Our featured research news in 2008 looked at new treatment approaches, prevention strategies, drug research, and changes in medical care. The studies also reflected the changes in medical industry to decrease unnecessary costs without cutting care. Here is a quick recap on diabetes research featured from 2008.
There was big news for diabetes care this year. There were two major studies underway to determine the benefits of low A1Cs, a measure of control of blood sugar. The current goal for A1Cs is between 7%-9%. The belief was that maintaining A1Cs below 6% could drastically cut down the secondary diseases associated with diabetes namely heart disease. Many were surprised to learn that one study was stopped early because of high mortality rates:
was stopped after 3.5 years when the group aiming for an A1C of 6% or lower began to develop higher mortality rates than the groups aiming for an A1C 7%-9%. In addition, the low A1C group was not found to have a lower risk of heart disease.
A similar study called the
did not find an increased level of mortality in their low A1C group. However, the group did have higher rates of hospitalization and hypoglycemic results.
Lifestyle changes were also shown to be important.
Many people may switch to a fruit juice with the intention of a healthy choice. However, many fruit drinks are sugar sweetened. A study from Boston University found that regular consumption of these drinks
increased the chance
of developing type 2 diabetes in African American women.
Weight loss is an important factor to diabetes control and prevention. Unfortunately, it can be hard to accomplish. A study from England found that even a brief weight loss counseling session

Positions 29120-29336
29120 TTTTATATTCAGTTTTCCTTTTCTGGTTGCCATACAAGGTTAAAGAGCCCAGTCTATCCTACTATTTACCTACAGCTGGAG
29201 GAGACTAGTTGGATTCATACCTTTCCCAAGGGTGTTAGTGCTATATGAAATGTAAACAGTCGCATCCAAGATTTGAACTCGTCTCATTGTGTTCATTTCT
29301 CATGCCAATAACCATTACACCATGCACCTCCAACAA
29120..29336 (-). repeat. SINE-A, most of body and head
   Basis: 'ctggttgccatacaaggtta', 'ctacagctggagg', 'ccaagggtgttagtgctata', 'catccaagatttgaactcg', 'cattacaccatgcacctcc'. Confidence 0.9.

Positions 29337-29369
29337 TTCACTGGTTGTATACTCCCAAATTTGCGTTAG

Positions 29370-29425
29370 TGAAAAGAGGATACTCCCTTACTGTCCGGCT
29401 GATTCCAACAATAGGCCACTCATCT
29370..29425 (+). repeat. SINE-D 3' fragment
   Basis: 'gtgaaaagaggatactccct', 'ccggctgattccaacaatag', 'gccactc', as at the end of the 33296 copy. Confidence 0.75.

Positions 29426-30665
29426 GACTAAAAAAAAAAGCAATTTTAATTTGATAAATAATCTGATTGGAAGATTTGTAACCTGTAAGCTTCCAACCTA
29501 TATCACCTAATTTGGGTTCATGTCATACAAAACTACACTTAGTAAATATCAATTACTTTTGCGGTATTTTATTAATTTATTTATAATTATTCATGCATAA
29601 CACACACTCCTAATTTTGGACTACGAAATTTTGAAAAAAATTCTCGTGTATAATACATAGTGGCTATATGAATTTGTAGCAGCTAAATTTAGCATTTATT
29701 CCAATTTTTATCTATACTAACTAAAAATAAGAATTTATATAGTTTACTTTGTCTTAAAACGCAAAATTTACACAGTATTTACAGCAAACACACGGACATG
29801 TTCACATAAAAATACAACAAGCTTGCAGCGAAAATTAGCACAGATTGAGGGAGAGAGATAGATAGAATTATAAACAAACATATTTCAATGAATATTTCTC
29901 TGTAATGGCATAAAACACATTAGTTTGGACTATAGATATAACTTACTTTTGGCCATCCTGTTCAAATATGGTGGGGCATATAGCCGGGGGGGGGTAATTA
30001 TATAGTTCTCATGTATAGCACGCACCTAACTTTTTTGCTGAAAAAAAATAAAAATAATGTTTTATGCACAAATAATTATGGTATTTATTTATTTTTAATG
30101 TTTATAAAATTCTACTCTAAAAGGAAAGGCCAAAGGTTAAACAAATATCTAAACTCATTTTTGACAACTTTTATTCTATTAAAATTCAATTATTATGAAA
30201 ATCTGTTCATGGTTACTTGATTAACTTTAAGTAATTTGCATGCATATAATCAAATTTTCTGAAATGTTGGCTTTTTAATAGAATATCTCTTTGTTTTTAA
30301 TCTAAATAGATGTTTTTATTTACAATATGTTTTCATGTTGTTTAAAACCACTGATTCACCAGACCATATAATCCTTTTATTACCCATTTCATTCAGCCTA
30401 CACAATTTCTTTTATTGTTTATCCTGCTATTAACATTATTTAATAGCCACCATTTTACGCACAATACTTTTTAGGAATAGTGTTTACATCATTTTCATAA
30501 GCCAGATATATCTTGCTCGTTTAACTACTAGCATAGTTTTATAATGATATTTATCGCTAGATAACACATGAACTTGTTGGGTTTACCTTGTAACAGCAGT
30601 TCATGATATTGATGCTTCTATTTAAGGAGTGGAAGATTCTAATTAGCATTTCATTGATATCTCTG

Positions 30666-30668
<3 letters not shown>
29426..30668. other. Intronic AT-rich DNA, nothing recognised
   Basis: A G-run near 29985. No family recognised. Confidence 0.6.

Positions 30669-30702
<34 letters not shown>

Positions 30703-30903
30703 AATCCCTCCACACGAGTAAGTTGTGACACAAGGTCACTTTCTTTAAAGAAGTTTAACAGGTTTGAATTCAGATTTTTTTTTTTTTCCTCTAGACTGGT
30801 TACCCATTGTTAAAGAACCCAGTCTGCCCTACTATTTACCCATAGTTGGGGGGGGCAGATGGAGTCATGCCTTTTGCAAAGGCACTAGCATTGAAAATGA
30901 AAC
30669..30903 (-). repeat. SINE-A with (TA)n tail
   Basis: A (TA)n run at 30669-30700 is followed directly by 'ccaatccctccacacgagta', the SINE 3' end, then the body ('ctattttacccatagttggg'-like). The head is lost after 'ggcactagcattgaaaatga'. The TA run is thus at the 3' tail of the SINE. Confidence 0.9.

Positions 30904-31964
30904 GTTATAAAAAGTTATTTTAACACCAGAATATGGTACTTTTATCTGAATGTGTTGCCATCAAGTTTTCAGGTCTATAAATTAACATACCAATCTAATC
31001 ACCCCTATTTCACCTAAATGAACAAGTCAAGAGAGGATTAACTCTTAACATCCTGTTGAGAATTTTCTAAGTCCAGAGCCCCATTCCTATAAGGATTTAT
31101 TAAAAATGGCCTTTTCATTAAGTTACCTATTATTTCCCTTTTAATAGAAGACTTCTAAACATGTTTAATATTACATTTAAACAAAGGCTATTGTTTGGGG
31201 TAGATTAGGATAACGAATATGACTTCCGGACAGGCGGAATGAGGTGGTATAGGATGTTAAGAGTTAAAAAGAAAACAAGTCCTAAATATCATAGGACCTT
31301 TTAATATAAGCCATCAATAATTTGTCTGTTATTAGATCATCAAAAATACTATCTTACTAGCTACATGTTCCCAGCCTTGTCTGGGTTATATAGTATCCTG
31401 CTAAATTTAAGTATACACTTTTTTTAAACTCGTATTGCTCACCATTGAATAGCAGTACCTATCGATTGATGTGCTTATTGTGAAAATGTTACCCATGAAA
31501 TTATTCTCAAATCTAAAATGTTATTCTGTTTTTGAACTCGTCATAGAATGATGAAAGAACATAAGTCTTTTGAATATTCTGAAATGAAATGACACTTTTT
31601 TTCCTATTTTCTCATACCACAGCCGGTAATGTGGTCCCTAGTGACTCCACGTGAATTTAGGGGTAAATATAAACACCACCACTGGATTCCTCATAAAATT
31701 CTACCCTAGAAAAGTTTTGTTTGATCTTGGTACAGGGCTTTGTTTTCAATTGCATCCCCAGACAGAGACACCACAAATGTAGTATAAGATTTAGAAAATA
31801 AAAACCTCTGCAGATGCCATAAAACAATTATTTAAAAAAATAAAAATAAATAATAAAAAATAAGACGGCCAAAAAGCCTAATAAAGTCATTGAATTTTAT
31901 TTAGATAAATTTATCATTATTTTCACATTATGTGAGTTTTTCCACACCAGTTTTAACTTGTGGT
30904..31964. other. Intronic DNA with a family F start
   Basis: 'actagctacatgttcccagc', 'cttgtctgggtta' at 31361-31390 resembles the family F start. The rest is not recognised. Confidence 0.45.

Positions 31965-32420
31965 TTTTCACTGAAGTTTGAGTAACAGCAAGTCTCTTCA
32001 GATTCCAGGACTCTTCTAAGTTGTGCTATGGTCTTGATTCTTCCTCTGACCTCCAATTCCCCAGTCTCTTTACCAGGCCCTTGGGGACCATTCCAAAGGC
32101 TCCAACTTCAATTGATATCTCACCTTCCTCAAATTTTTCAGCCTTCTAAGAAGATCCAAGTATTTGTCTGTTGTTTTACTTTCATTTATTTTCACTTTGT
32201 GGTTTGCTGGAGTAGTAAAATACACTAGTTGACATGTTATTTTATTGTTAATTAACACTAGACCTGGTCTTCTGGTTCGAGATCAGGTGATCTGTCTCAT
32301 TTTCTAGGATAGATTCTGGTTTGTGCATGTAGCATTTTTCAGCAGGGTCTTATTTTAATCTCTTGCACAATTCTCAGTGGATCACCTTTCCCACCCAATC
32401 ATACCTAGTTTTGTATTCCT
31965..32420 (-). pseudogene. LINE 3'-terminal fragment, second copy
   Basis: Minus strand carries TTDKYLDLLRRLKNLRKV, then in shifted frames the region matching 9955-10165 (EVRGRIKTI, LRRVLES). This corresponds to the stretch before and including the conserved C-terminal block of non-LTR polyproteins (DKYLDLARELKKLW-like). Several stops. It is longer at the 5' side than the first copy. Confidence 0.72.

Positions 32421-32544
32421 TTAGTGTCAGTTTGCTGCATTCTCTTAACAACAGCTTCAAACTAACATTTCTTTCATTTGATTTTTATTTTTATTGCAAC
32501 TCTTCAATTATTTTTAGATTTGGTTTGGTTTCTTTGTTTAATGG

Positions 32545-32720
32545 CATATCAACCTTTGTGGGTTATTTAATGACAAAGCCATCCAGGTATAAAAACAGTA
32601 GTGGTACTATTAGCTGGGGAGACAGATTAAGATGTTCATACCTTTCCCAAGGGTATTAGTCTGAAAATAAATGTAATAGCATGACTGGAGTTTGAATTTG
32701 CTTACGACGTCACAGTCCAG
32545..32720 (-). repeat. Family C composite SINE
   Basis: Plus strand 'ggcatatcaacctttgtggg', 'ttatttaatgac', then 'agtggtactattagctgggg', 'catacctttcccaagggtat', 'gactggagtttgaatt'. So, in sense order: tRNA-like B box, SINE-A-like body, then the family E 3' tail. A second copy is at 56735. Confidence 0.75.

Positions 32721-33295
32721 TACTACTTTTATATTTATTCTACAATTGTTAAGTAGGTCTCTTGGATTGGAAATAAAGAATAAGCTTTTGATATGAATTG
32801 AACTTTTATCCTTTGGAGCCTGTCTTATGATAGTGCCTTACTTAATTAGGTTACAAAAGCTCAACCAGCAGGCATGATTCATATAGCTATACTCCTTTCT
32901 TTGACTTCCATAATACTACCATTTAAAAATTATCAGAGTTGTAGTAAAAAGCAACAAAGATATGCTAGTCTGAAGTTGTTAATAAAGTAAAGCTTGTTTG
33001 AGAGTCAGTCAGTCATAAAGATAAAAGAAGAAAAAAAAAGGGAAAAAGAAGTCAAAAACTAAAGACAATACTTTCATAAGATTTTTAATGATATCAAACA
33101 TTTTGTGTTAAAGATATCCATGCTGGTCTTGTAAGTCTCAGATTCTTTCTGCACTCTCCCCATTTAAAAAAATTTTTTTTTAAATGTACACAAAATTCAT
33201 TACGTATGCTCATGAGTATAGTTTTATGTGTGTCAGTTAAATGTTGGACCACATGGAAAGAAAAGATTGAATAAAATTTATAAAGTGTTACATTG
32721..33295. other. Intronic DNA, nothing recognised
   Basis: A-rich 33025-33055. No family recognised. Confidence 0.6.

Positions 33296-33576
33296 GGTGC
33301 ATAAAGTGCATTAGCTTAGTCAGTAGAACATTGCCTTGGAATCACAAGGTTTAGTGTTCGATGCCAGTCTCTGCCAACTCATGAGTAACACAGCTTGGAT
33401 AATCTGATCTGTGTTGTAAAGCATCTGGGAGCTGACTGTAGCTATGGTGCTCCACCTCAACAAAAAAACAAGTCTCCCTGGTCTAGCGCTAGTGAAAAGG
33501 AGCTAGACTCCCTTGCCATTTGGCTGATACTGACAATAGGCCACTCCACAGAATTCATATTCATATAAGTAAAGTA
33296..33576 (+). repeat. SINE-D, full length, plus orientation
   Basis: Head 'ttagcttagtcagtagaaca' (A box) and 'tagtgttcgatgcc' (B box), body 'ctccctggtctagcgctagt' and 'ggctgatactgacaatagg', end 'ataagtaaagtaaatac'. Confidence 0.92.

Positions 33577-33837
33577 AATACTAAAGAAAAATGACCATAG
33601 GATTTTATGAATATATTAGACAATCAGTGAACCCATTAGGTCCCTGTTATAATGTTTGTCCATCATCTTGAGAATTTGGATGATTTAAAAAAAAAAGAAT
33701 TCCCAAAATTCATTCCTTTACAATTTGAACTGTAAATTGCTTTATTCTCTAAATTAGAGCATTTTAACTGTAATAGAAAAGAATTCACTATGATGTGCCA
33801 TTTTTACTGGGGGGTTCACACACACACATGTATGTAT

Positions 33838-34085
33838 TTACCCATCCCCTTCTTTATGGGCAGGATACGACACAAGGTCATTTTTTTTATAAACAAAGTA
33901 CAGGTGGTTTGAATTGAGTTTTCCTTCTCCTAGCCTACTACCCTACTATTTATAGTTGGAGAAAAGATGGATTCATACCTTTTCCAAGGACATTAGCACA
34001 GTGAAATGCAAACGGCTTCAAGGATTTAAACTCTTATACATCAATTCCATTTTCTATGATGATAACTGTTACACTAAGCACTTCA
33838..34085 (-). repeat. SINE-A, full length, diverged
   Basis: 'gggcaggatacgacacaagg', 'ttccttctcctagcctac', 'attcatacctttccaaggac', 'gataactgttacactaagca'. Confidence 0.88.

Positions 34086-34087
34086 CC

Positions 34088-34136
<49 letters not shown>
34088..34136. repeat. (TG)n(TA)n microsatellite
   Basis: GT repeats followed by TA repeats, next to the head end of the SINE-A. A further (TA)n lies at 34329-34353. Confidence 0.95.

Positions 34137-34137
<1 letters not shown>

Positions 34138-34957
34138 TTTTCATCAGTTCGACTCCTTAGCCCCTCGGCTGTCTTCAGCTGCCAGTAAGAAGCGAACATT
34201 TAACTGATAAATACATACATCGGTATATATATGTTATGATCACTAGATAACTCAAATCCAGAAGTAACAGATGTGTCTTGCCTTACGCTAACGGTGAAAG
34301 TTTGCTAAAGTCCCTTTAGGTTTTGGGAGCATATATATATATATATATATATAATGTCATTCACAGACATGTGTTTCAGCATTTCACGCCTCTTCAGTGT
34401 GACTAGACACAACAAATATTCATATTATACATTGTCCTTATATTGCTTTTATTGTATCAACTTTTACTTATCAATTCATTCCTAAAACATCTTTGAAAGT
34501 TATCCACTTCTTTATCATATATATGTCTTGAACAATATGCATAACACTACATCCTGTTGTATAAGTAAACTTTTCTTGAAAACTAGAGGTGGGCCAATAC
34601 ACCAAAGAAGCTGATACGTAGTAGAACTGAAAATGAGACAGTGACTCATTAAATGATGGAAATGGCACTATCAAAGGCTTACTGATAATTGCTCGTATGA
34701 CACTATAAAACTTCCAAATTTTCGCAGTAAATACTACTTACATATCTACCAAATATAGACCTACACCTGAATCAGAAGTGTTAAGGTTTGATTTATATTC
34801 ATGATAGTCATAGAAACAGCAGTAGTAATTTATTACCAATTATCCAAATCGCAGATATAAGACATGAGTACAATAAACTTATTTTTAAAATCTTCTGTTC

could help people
at risk for diabetes lose weight.
How Does This Affect You?
The general recommendations for good A1C control remain between 7%-9%. Work with your healthcare team to help maintain those levels. The more control on blood glucose levels the lower your chance of developing secondary health issues.
Some types of diabetes can be prevented with lifestyle changes, particularly weight loss. Increasing your physical activity can help with blood glucose levels and weight loss. Aim for at least 30 minutes of activity on most days of the week. Track your diet and begin to eliminate high-sugar foods. Talk to a dietitian to help develop a balanced meal plan. Reducing your weight by as little as 10% can help decrease the severity or risk of diabetes.
American Academy of Family Physicians
American Council on Exercise
American Diabetes Association
American Dietetic Association
National Diabetes Information Clearinghouse